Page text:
In the priority hierarchy of most white people class and economic interests are of secondary or tertiary significance in the determination of political behavior; race trumps class in defining consciousness and political behavior.
THE PSYCHOLOGICAL and ideological realities of ordinary white folk are filtered through the prisms of race, nationalism and white supremacy. The perceived threats, therefore, are viewed as threats to white people as a collective and not solely to the economic interests of the nation, or even to specific class interests. For them the American dreamscape has been sullied and tarnished. Their sense of security and the expectation of privacy are wounded. In their minds, their dream world has to be redeemed in order that the American psyche be restored. In the deepest sense the privileges of whiteness and white supremacy are perceived as being under attack. Hence, the defense of America and of democracy is at the core a defense of the global rights of white people, articulated variously as defenses of civilization or the West.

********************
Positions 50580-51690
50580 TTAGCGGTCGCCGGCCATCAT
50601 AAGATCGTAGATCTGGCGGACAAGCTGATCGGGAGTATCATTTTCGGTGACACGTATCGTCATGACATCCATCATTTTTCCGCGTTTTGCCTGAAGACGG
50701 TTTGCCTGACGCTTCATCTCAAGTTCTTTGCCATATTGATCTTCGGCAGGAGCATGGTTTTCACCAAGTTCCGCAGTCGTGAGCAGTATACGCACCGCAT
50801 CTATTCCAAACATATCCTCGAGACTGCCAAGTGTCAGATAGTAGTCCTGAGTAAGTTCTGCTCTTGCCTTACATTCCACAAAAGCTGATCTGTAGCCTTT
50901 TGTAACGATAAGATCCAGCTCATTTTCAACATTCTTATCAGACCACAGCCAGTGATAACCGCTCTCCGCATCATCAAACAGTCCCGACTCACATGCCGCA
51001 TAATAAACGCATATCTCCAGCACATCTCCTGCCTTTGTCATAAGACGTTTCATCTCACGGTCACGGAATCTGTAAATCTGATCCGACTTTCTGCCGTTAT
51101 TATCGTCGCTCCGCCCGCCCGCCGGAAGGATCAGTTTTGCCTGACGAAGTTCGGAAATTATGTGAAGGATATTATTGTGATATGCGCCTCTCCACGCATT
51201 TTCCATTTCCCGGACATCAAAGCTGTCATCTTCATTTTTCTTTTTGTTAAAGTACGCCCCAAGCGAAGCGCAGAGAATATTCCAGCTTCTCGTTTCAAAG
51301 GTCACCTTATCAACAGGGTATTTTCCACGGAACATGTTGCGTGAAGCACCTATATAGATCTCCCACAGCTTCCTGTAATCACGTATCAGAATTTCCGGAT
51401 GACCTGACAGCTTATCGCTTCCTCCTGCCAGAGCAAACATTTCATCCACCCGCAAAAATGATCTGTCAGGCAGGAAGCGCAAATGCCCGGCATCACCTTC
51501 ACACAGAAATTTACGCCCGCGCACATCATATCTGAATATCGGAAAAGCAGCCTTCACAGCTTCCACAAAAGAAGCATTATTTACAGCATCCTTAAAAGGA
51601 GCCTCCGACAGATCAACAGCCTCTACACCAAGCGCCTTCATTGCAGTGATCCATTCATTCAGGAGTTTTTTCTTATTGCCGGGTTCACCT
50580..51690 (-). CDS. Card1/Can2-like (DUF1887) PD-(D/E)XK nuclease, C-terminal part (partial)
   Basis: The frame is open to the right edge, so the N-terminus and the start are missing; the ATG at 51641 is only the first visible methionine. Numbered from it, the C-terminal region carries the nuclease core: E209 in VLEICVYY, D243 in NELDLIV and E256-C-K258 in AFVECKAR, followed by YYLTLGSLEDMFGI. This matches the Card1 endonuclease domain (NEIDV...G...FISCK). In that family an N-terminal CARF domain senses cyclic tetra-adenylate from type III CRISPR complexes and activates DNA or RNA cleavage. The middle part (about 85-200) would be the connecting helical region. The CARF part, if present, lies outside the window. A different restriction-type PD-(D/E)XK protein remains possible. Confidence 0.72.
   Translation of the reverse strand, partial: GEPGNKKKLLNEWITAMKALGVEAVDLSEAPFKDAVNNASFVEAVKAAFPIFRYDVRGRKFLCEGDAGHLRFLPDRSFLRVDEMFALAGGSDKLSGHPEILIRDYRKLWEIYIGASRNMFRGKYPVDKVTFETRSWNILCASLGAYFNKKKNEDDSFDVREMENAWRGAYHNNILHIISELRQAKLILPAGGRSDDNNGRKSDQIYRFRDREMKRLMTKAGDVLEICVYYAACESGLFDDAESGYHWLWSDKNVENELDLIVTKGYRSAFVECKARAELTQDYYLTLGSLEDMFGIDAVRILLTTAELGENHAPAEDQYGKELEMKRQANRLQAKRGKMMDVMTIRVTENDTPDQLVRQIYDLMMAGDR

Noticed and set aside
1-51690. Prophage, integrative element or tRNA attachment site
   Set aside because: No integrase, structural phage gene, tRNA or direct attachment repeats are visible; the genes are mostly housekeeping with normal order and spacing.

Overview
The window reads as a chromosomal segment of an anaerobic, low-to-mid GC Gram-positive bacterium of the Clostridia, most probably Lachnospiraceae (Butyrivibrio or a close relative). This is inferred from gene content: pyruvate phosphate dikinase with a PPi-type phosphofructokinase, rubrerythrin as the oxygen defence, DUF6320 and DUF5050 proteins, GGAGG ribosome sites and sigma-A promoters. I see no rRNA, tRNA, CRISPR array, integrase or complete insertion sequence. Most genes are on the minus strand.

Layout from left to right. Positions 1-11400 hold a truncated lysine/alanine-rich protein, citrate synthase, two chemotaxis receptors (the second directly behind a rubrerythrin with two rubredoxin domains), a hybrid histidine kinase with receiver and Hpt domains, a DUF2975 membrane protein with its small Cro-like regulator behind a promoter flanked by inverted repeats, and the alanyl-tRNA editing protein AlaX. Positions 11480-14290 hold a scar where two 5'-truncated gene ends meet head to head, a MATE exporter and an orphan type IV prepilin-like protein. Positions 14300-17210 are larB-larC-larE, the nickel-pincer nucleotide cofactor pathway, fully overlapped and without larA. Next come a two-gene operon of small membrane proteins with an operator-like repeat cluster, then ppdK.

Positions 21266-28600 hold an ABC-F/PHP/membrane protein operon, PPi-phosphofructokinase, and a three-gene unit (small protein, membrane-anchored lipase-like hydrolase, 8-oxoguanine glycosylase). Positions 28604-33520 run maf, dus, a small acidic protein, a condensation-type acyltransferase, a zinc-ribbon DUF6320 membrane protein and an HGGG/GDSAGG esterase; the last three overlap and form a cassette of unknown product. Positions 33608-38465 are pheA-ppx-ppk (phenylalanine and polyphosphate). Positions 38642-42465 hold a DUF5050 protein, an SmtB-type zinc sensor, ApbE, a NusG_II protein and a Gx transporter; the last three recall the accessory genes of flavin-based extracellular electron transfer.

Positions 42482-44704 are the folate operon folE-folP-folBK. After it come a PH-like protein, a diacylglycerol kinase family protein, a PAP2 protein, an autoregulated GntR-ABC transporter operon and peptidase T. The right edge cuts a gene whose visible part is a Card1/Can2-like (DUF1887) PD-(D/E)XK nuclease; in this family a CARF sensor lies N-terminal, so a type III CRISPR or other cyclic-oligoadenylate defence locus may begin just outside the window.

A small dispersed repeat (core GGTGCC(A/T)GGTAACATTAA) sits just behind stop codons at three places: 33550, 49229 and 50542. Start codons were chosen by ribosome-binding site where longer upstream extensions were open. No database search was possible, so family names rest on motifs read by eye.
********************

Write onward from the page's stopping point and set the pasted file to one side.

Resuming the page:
What we have is the reassertion of the notion of civilized and uncivilized nations. Civilized nations are either Western or those whose elites adhere to or adopt Western civilizational values. Hence, the war against terrorism is to uphold Western civilization. However, once it is connected to its objective, an American global empire, it may be properly viewed as a war to universalize white supremacy and to establish the United States as its hegemon. This inevitably leads to tearing up of the international legal framework established since 1945; in particular, the UN Charter and its commitments to decolonization and universally recognized human rights. This constitutes a profound emasculation of international law and a return to the Great Nations system of the nineteenth and early twentieth centuries. As is clear this system harkens back to the time of rampant colonization. Clusters of right-wing commentators are either calling for the US to leave the UN or to severely minimizes its participation. Others more boldly assert the need to for an alternative international organization called the League of Democracies, which would divide the world between the so-called civilized nations and the less than civilized or uncivilized nations.

About Anthony Monteiro

I am a activist and scholar who is a professor in the Department of African American Studies at Temple University.
This entry was posted in Political and Ideological Issues, W.E.B DU BOIS AND HUMAN SCIENCE. Bookmark the permalink.